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Few readers, I imagine, were surprised to discover that Yvonne Rainer’s stunning 2006 memoir, Feelings Are Facts: A Life (Cambridge, MA: MIT Press)—a sprawling book intertwining the artist’s early personal and artistic developments, rendering them inseparable—would conclude with an epilogue. Such a coda typically affords authors an opportunity to wrap up their ideas and cast a retrospective gaze over the whole of a book once its myriad elements have settled into shape. Rainer’s conclusion would seem only to follow protocol, in a sense. And yet this particular postscript, like so much of her production, effectively displaces expectations around such conventions of form: In Feelings Are Facts, the end of the book is positioned as a place to begin again.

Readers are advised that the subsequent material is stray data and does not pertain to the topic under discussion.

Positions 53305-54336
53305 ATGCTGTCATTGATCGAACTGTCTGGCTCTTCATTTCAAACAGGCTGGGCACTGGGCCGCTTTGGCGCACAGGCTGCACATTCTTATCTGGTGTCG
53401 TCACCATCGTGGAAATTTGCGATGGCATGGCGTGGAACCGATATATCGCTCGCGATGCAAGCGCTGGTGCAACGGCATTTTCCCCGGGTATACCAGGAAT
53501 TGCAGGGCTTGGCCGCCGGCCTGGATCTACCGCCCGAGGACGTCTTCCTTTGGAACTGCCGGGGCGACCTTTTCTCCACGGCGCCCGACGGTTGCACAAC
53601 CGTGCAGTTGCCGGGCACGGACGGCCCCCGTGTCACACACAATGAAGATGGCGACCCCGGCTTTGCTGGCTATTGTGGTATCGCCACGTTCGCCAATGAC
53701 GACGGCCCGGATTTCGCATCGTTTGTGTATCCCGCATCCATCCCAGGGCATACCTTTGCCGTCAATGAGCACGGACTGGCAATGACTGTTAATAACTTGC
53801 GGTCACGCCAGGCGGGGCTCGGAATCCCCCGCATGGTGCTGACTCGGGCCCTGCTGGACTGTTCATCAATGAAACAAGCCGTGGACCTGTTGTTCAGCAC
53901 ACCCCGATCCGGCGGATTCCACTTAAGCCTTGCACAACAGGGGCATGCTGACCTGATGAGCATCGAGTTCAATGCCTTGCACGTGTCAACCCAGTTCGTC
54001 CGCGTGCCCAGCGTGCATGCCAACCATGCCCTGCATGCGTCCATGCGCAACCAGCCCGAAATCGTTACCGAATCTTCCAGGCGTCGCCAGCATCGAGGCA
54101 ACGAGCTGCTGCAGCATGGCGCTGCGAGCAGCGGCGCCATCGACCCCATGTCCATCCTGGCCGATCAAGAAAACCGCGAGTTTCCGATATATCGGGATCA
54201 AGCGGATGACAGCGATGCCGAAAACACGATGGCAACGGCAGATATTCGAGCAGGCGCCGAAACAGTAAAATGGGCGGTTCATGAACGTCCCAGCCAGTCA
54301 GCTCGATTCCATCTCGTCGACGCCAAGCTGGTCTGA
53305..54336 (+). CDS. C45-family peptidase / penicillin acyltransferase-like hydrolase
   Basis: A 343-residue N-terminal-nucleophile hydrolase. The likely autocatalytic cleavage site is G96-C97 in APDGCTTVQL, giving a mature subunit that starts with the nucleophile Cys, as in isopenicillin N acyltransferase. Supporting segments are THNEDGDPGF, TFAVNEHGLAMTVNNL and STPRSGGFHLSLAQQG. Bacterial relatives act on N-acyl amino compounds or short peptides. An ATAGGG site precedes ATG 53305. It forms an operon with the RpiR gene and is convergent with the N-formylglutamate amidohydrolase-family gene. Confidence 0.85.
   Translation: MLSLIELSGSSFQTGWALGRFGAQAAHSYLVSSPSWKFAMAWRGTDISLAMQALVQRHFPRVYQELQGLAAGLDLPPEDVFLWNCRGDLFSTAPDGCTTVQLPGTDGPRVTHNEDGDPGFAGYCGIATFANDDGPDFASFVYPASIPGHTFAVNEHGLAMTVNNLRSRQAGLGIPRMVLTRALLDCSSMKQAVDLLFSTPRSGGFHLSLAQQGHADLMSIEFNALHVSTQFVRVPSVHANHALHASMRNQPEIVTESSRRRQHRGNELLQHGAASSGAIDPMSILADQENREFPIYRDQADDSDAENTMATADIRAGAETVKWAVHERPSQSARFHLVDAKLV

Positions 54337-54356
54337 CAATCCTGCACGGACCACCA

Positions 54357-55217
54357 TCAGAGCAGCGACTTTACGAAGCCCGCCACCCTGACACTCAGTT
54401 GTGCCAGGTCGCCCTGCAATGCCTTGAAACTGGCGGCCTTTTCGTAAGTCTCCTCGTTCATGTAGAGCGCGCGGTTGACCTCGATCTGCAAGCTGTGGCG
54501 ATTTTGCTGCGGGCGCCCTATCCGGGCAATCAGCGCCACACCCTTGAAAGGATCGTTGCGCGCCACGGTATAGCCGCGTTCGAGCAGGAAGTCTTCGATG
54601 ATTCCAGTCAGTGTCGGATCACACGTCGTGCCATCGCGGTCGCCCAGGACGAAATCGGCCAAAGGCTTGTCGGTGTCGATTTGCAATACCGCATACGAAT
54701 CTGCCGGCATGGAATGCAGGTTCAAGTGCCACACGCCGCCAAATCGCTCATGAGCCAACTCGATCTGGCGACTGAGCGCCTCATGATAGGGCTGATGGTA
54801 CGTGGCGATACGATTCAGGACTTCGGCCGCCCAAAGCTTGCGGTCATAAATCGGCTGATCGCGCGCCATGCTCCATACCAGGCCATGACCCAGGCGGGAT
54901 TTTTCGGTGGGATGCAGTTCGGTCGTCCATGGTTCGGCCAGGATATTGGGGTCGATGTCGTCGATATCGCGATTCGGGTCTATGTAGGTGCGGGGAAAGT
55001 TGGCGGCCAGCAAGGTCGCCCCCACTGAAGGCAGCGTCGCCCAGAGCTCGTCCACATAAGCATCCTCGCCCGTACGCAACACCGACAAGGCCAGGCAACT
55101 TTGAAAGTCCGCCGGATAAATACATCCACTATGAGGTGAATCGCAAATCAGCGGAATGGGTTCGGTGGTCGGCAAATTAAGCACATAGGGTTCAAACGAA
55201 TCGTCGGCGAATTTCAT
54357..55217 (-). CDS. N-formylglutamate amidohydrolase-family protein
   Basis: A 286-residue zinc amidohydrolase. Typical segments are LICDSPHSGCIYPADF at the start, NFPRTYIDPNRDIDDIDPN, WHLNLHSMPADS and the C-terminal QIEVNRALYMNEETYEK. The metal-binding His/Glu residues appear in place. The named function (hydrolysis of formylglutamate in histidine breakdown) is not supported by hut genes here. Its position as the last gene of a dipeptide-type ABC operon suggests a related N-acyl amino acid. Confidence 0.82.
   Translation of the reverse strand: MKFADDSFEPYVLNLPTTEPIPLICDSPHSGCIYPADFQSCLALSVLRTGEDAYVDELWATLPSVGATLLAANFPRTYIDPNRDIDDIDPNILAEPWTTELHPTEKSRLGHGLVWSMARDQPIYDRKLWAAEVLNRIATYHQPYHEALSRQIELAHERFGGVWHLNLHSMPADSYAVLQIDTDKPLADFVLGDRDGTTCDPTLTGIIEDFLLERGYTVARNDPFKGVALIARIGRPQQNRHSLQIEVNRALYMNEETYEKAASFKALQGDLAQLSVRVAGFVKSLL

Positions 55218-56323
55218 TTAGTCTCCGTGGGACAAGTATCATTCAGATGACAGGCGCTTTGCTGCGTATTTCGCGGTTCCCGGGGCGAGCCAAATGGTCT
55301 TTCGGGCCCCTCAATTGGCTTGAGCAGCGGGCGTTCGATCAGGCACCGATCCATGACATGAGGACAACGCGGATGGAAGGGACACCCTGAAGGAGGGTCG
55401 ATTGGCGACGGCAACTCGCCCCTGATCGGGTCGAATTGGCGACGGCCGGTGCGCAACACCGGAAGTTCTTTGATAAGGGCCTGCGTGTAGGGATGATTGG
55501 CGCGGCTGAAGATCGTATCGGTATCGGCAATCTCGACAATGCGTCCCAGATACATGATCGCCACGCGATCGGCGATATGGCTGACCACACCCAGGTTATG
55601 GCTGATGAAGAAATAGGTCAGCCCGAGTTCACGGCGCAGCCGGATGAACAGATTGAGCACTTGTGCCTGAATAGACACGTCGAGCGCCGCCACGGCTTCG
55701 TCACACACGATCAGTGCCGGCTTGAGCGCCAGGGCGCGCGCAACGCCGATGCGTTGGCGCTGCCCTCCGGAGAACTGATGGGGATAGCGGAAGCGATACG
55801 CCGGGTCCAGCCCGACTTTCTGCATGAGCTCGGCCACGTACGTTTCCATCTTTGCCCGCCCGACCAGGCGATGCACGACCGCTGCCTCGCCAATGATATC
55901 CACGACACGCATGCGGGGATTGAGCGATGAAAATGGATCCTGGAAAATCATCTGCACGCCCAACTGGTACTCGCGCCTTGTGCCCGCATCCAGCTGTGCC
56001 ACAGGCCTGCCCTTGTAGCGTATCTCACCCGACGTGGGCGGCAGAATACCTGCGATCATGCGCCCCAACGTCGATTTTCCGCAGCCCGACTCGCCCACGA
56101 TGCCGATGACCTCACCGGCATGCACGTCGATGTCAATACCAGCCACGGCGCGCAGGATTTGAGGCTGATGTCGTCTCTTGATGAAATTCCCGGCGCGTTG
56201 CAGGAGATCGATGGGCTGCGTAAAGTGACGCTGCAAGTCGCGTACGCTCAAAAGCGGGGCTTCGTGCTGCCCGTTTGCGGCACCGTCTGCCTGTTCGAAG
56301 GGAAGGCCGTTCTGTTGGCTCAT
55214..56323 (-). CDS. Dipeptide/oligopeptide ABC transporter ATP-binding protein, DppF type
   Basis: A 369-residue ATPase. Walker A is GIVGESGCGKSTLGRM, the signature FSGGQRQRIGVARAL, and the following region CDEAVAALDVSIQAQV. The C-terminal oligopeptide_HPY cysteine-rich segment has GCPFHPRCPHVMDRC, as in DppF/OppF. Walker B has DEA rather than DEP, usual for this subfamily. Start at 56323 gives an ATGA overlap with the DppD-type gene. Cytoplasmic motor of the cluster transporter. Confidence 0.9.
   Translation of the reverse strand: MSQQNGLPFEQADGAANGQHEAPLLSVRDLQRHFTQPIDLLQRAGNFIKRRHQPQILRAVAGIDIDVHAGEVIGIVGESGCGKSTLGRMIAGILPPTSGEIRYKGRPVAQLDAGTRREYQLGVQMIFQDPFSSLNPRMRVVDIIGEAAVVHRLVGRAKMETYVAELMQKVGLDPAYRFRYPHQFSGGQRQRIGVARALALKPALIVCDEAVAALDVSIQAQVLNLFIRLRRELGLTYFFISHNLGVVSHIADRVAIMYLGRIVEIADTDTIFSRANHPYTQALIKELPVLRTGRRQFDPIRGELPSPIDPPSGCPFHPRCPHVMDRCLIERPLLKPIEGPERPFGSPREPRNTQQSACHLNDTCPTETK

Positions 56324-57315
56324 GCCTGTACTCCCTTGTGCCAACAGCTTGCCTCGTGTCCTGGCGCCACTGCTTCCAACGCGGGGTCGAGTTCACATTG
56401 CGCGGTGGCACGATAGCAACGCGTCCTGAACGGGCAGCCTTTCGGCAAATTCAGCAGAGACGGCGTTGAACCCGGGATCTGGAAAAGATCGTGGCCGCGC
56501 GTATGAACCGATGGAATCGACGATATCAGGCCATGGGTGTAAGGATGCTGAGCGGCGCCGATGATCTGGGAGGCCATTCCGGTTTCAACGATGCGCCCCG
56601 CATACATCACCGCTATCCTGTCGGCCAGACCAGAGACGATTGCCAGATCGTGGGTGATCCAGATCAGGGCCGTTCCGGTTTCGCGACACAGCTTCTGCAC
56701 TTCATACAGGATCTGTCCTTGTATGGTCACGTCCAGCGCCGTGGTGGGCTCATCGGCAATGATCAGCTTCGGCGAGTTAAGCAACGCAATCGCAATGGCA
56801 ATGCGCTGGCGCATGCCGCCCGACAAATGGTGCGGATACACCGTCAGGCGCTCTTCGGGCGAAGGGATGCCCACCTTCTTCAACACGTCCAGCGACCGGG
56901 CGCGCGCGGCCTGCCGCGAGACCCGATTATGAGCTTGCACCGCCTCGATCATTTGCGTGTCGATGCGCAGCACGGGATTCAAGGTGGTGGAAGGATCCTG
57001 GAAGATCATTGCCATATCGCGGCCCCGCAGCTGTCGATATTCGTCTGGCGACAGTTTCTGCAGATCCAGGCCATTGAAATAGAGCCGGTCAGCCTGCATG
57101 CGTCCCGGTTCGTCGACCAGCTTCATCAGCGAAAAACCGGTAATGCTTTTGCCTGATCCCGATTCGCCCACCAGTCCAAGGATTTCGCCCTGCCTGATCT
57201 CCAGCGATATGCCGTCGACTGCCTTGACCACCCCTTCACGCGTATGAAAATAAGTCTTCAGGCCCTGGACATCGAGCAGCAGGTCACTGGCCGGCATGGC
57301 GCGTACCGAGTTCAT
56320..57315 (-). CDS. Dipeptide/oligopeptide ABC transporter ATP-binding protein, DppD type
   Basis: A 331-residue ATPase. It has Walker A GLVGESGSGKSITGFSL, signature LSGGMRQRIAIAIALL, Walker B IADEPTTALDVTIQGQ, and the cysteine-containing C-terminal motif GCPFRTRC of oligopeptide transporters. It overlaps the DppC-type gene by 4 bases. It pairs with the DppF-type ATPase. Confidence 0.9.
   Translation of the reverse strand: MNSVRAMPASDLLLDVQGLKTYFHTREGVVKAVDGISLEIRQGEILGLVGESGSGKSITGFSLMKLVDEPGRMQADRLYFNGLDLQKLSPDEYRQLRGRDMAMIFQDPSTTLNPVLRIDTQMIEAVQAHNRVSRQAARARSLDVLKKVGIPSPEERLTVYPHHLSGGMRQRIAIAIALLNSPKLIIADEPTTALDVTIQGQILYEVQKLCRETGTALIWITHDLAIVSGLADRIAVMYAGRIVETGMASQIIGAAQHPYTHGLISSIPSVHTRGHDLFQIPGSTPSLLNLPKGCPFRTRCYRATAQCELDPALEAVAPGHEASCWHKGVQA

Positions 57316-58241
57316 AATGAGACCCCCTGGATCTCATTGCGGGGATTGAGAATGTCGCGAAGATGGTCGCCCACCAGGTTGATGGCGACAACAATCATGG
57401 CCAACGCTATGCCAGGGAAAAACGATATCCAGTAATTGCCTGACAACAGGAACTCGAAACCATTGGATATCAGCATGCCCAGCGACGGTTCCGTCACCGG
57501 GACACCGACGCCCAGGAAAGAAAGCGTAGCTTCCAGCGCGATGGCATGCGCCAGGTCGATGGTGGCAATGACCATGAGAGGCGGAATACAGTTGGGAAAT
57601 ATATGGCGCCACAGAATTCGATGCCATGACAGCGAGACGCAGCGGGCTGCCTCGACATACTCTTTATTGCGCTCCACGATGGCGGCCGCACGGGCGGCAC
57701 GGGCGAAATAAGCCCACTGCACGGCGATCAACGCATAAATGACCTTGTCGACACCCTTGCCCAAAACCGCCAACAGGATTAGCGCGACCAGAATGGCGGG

Specifically, Rainer here addresses her unusual decision to conclude a “memoir” nowhere near the present-day but instead precisely at a pivotal moment arising long before: in the year 1972, when she, at age thirty-eight, began to turn from dance to film-making. This shift, Rainer maintains, represented a chapter in her life distinct enough to end on; but even then she still performs no real closure, such that the epilogue must be seen, as Rainer herself puts it, as “another prologue.” In the final thirty-three pages of her nearly five hundred page tome, she details and considers the ramifications of her life and work after 1972: her efforts in film; her eventual return to choreographing dance; her love-and-life partnership with the film and cultural theorist, Martha Gever (and the attending “euphoria” and political import of becoming a lesbian at fifty-six). Nevertheless, the implication is, the nearly four decades that have elapsed since 1972—and which are gestured to compellingly in the epilogue cum prologue—are not yet so fully in the rearview mirror as to count as history proper. Rainer’s Feelings Are Facts demonstrates, if not overtly, the methodological difficulties inherent in writing about the recent past, particularly when one refuses to dismiss or diminish one’s own shifting subject position within it.